When histories of the twentieth century are written no one doubts that Nelson Mandela deserves to be near the top of the list of great leaders. And few will argue when he is placed at the very head.
Others may have had a more immediate impact in their lifetime. The chilling image of Hitler will always hang over the century as the greatest example of ultimate evil and as a constant warning to humanity of how easily it can slip into darkness.
Stalin, Mao and Pol Pot are in that same league. But Mandela defeats them all with ease and will stand in history as a beacon of light who will be remembered for showing the very opposite - what humanity can be at its very best.
It is no surprise that his doctrine of peace and reconciliation has become the reference point for global peacemakers ever since, from Northern Ireland to the Middle East.
But the last century has had its fair share of inspirational leaders whose qualities were tested in times of great upheaval or gathering violence.
The figure Mandela is most routinely compared to is Mahatma Gandhi, a man from a humble background who, in 1947, after a long and often self-sacrificing campaign also led his country to freedom from, in India's case, UK colonial rule. His doctrine of non-violent protest and civil disobedience may not have avoided all bloodshed, but it led to the sort of national transformation that has more usually been achieved only through the most violent revolutions or civil wars. There are many parallels between Gandhi's patient, persuasive, unbending and peaceful approach to revolution and Mandela's.
Lenin must always remain as one of the century's greatest examples of the bloody, violent, costly and ultimately failed form of revolution. He led the 1917 Russian revolution and won the people freedom from the Tsarist tyranny but at a huge cost in lives, including those of the Royal family, and stability. He left a legacy of oppression that arguably scarred the then Soviet Union for decades.
It lasted, in fact, until Michael Gorbachev, in the late 1980s began the process that ultimately led to the relatively peaceful fall of Communism and the Soviet state. Gorbachev introduced the doctrines of glasnost and perestroika (openness and restructuring) of the state, and famously became a man the UK's Margaret Thatcher and US President Ronald Regan believed they could "do business with". Before Gorbachev the prospect of a peaceful end to the Soviet system appeared hugely unlikely.
Franklin D Roosevelt, the only US president to serve more than two terms, will forever be remembered for his New Deal which defined and dominated Democratic politics for decades after 1932. He piloted the US through the great depression and World War II and rebuilt the country's economy. He is up there in American history with the creator of the modern country, George Washington, as one of the country's greatest and most unifying leaders.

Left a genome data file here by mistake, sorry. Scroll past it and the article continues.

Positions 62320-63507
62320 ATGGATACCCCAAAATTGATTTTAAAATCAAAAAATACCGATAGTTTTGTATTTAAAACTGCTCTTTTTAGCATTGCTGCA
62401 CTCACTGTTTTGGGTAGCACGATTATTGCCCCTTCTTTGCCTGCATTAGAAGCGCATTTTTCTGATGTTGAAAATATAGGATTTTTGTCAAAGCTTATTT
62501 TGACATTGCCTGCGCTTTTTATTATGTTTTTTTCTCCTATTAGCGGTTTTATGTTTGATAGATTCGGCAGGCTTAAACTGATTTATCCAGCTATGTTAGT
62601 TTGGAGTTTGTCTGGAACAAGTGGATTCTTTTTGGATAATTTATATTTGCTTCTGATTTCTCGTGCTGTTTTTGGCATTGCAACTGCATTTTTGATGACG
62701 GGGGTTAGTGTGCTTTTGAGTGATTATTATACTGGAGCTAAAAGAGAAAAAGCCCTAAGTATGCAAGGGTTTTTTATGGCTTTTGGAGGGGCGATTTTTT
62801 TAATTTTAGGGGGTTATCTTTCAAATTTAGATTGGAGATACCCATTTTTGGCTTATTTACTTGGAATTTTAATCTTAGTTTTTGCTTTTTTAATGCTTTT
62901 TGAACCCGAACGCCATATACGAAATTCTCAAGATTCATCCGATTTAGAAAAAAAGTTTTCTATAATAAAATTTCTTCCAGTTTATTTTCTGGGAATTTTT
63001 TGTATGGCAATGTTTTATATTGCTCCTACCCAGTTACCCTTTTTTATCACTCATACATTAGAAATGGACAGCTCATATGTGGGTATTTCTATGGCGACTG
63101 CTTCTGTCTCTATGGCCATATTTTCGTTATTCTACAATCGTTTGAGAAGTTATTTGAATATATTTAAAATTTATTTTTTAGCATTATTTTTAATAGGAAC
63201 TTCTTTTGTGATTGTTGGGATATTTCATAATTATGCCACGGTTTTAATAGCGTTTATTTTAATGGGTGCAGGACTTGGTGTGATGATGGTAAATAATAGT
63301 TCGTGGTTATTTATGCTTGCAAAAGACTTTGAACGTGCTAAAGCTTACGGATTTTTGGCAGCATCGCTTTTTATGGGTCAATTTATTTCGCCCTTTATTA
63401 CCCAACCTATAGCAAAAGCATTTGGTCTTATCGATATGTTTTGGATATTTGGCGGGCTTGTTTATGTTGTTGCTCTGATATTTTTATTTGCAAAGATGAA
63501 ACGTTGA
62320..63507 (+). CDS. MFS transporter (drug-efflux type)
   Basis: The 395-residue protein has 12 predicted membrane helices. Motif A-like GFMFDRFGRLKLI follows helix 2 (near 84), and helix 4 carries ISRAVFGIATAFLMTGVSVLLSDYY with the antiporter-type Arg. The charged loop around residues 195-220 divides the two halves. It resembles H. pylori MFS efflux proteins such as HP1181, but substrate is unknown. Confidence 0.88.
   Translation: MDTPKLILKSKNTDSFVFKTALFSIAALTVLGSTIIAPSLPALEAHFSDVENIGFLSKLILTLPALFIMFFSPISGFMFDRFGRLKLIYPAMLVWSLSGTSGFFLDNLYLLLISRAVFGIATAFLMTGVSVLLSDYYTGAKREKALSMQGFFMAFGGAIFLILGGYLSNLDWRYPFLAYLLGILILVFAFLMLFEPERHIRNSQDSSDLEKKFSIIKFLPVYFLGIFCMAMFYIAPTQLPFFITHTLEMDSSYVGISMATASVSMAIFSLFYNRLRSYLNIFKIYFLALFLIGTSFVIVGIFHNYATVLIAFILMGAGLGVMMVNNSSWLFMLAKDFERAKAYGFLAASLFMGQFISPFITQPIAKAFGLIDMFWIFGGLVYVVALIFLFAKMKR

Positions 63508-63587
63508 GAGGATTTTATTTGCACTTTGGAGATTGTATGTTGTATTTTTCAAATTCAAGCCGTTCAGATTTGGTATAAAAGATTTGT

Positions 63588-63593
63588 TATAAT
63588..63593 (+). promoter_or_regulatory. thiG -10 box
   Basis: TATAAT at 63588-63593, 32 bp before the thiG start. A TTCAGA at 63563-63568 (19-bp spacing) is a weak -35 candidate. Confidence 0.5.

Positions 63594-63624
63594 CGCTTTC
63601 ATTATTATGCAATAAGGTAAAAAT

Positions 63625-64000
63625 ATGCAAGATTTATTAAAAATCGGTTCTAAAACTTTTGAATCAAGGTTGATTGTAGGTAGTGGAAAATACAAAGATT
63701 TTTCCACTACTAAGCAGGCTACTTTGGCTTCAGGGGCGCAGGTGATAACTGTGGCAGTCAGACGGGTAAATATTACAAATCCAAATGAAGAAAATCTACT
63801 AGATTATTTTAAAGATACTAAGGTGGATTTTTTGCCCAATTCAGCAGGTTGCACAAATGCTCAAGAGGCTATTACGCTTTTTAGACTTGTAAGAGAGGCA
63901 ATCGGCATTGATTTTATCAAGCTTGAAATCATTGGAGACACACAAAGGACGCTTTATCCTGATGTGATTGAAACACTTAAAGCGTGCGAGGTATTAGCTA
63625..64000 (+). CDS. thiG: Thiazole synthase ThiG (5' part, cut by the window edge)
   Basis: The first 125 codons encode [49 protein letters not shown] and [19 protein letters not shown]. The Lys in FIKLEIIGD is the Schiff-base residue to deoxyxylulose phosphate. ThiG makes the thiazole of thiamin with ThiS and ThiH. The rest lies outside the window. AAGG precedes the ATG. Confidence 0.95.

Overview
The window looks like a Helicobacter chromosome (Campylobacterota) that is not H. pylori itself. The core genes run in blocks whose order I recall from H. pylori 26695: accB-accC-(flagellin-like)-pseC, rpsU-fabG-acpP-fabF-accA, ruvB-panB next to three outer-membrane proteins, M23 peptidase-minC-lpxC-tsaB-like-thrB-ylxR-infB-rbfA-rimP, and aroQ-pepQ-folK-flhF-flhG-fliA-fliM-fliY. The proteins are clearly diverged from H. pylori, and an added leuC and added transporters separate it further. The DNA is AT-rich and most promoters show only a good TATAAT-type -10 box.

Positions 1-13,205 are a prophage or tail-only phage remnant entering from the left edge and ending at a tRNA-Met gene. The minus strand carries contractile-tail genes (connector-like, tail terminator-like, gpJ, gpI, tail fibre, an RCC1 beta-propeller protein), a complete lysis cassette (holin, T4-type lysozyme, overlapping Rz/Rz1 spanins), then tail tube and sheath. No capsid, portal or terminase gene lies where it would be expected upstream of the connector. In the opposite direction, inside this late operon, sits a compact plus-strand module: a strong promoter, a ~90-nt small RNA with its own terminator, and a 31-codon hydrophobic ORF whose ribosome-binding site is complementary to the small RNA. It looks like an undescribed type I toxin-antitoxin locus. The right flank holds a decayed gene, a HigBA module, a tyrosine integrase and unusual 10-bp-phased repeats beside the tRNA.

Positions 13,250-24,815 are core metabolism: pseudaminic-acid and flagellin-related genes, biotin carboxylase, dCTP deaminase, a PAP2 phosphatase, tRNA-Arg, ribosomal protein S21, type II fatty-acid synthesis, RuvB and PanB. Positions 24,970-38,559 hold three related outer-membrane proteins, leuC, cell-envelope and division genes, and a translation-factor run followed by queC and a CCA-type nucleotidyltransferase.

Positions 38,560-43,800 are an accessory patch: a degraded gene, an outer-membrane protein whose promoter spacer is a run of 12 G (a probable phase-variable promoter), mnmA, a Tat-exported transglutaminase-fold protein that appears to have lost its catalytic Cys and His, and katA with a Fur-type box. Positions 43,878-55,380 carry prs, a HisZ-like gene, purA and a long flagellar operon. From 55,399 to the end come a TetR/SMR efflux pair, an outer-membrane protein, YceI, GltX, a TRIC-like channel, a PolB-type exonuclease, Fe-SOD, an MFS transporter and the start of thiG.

His great allies in the war were Stalin and the man many Britons routinely select as the UK's greatest ever leader, Winston Churchill.
Churchill is the epitomy of a leader whose greatness was rooted almost entirely in the way he led in wartime. His pre-war record was patchy, divisive and controversial and he was quickly ousted from office after World War II following an awful election campaign. But many believe it was his great power to unite, inspire and strengthen the spirit of the British people that won victory in 1945. His ability to rally a nation matched and even exceeded Hitler's.
As the US moved into a new age, John F Kennedy held its future hopes and the American dream in the palm of his hand. His visionary rhetoric and promises of a golden future inspired individuals way beyond his own country. His handling of the Cuban missile crisis earned him a place amongst the greatest peacemakers, but his role in the Vietnam war tainted his reputation. And he was assassinated before he had an opportunity to fulfil the hopes many had placed in him.
In the Middle East, Egypt's president Gamal Nasser must rank as the most transformative leader. He helped the overthrow of the monarchy in 1952 and created a new constitution for the troubled country. His pan-Arab vision and victory in the 1956 Suez crisis made him a hugely popular leader in his own country and the wider Arab world. His hopes of unity were not, however, realised but he remains a central figure in the modern Middle East.
In that list of great 20th century leaders, with the probable exception of Gandhi, Mandela stands alone for the extraordinary effect he had on people's lives around the world including those with no obvious link to either him or his struggle.
Go further back in history and other figures loom large - Caesar, Napoleon, Alexander the Great, Elisabeth I, Confucius, Muhammad, the list can go on. Mandela's possibly unique combination of personal and political qualities and his success in transforming a country and inspiring an entire planet will ensure his name is added.